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Despite facing a major budget crunch, the Metropolitan Opera threw itself a birthday party of epic proportions at Lincoln Center on Sunday night to celebrate its 125th anniversary. There were fireworks on stage, acrobatic “angels” who flew overhead, wizardlike animation that brought one of the famous Marc Chagall murals to life and plenty of celebrities, including Woody Allen, Claire Danes, Mary-Kate Olsen, Diane Kruger, Claudia Schiffer, Jeremy Irons, Patricia Clarkson and Emily Mortimer. But those who performed carried much more star power. Renée Fleming, Natalie Dessay, Joseph Calleja, Dmitri Hvorostovsky and Placido Domingo — celebrating the 40th anniversary of his Met debut — all got ovations from fans as they joined with other singing legends to perform excerpts from 25 operas.
“Everything I’ve seen tonight is amazing,” said Kanye West, who was making his own Met debut along with girlfriend Amber Rose. (The grandes dames who populate the Parterre level must have gotten quite a shock from Rose’s slit-up-to-there minidress.) “It’s good just to take a moment to soak it all in,” continued the rapper.
This story first appeared in the March 17, 2009 issue of WWD. Subscribe Today.
Becki Newton was also an opera newbie and taking in the scene. “It’s my first opera and my first harem pants,” she quipped. Nearby, the designer of her sequinned ensemble, Stefano Pilati, of the night’s sponsor Yves Saint Laurent, was equally enthusiastic about the prospect of seeing Domingo perform for the first time. “I don’t go to the opera much. This will be a memorable night,” he said.
And even though the event raised $6.3 million, the economy was still on everyone’s mind. At the gala dinner afterwards, held in a tent on the Lincoln Center grounds, opera general manager Peter Gelb said, “There have been rumors that we are selling the Chagalls. We are not.” (The opera did, however, use them as collateral to help raise cash.)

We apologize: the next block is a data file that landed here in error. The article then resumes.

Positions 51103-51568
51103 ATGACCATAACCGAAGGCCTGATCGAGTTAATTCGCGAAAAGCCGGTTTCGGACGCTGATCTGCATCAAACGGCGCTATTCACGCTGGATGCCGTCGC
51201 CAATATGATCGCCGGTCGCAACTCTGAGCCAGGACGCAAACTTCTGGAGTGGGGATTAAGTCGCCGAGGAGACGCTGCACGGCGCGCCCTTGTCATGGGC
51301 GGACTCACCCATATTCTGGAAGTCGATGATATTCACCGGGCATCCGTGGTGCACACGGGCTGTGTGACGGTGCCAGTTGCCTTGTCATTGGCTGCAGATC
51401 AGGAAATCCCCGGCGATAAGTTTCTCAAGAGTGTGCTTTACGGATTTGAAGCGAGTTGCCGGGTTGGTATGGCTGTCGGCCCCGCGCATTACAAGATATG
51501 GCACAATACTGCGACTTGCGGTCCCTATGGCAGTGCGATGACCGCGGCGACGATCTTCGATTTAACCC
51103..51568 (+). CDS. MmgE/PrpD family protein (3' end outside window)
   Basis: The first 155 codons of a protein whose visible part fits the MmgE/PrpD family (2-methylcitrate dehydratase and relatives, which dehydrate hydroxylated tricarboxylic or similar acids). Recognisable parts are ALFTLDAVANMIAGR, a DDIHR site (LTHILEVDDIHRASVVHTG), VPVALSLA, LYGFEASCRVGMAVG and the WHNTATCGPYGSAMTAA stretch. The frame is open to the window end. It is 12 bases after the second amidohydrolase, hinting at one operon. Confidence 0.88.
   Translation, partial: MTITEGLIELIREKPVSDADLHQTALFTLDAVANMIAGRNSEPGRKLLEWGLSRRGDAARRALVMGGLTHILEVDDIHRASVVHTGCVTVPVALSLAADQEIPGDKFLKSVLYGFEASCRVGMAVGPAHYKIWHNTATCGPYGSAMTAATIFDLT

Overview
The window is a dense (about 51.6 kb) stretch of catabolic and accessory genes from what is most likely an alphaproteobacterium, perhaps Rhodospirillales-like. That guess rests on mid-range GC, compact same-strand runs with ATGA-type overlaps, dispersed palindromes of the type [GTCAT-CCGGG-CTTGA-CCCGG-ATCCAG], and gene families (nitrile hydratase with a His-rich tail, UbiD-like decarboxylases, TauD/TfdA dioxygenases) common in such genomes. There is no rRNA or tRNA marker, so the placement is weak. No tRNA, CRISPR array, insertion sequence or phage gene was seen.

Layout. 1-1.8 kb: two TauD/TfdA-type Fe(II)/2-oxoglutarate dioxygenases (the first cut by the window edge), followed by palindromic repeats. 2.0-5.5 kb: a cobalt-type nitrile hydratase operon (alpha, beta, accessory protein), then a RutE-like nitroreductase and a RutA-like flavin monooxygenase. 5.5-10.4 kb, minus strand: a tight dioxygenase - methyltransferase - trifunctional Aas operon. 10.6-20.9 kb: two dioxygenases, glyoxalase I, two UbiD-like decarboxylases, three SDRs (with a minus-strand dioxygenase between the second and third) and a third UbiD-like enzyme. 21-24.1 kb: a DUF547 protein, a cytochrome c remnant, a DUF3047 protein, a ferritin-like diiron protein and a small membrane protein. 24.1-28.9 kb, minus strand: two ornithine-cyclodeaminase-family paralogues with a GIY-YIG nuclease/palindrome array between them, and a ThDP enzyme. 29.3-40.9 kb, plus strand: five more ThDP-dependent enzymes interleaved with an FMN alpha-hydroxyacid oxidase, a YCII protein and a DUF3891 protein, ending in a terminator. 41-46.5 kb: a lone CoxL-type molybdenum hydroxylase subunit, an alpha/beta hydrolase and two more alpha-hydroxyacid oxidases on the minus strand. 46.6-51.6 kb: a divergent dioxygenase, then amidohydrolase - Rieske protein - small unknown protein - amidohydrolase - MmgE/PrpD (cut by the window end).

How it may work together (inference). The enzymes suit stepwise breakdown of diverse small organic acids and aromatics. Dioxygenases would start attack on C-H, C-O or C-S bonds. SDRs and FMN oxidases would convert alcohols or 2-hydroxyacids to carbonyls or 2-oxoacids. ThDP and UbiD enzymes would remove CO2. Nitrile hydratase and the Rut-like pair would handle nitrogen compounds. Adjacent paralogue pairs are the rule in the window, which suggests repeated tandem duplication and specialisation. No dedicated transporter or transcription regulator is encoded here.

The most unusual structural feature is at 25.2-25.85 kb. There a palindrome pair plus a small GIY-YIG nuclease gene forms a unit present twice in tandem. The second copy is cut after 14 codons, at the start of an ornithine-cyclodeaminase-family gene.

The meal itself was recession-chic, featuring an iceberg wedge, meatloaf and mac ’n’ cheese. “I planned the menu to save money,” said Mercedes Bass to the crowd. “So don’t complain.”
Conservation was also an issue in Los Angeles, where a Hollywood power pack turned out on Thursday night at Todd and Katie Traina’s house for a salon honoring the environmental outreach group EcoMom.
“One of the things that you are given as a celebrity is the ability to raise awareness, so it’s incumbent on you to try to do that,” said Ben Affleck.
“We’re trying to instill proactive habits in the next generation,” said Robin Wright Penn. “When recycling began, it was alien, and now composting is second nature. But sustainability also means helping people around the world.” Penn was referring to conflict metals — this generation’s equivalent of conflict diamonds — natural resources used by electronics companies that fuel warfare in Africa. There to learn more about it all were Nicole Richie, Maria Bello, Kerry Washington and Isla Fisher.
“Celebrity is as celebrity does,” said Diane Lane, who came at Penn’s behest. “It’s unacceptable to be passive.” Emile Hirsch put it more bluntly: “My philosophy on talking to reporters about this stuff is you don’t have to be that smart, you just have to have a big mouth.”